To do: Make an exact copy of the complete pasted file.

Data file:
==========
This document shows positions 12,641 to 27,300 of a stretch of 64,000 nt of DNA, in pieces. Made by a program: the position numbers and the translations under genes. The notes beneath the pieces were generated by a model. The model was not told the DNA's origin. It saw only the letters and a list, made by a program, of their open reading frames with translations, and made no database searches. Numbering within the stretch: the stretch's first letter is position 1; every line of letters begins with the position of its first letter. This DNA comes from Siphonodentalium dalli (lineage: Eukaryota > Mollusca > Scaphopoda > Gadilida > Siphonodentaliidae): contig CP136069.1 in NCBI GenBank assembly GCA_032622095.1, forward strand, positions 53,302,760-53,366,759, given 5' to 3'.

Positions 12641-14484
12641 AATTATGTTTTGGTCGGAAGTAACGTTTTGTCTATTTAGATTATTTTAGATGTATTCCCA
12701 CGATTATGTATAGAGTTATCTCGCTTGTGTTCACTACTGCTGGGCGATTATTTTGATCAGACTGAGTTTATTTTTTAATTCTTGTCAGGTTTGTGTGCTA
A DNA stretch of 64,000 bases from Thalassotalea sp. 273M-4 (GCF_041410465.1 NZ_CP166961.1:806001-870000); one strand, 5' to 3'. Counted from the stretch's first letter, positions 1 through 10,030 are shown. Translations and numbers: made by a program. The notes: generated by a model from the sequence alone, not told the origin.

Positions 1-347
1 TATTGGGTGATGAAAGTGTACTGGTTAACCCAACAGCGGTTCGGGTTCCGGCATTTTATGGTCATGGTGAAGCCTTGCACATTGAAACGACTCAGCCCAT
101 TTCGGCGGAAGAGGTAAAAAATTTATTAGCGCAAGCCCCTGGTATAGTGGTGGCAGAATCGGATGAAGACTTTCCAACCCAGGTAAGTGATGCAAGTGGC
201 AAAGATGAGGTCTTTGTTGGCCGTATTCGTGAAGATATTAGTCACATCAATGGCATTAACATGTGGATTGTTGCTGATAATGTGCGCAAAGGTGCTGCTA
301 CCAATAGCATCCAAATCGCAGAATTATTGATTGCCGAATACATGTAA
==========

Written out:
This document shows positions 12,641 to 27,300 of a stretch of 64,000 nt of DNA, in pieces. Made by a program: the position numbers and the translations under genes. The notes beneath the pieces were generated by a model. The model was not told the DNA's origin. It saw only the letters and a list, made by a program, of their open reading frames with translations, and made no database searches. Numbering within the stretch: the stretch's first letter is position 1; every line of letters begins with the position of its first letter. This DNA comes from Siphonodentalium dalli (lineage: Eukaryota > Mollusca > Scaphopoda > Gadilida > Siphonodentaliidae): contig CP136069.1 in NCBI GenBank assembly GCA_032622095.1, forward strand, positions 53,302,760-53,366,759, given 5' to 3'.

Positions 12641-14484
12641 AATTATGTTTTGGTCGGAAGTAACGTTTTGTCTATTTAGATTATTTTAGATGTATTCCCA
12701 CGATTATGTATAGAGTTATCTCGCTTGTGTTCACTACTGCTGGGCGATTATTTTGATCAGACTGAGTTTATTTTTTAATTCTTGTCAGGTTTGTGTGCTA
A DNA stretch of 64,000 bases from Thalassotalea sp. 273M-4 (GCF_041410465.1 NZ_CP166961.1:806001-870000); one strand, 5' to 3'. Counted from the stretch's first letter, positions 1 through 10,030 are shown. Translations and numbers: made by a program. The notes: generated by a model from the sequence alone, not told the origin.

Positions 1-347
1 TATTGGGTGATGAAAGTGTACTGGTTAACCCAACAGCGGTTCGGGTTCCGGCATTTTATGGTCATGGTGAAGCCTTGCACATTGAAACGACTCAGCCCAT
101 TTCGGCGGAAGAGGTAAAAAATTTATTAGCGCAAGCCCCTGGTATAGTGGTGGCAGAATCGGATGAAGACTTTCCAACCCAGGTAAGTGATGCAAGTGGC
201 AAAGATGAGGTCTTTGTTGGCCGTATTCGTGAAGATATTAGTCACATCAATGGCATTAACATGTGGATTGTTGCTGATAATGTGCGCAAAGGTGCTGCTA
301 CCAATAGCATCCAAATCGCAGAATTATTGATTGCCGAATACATGTAA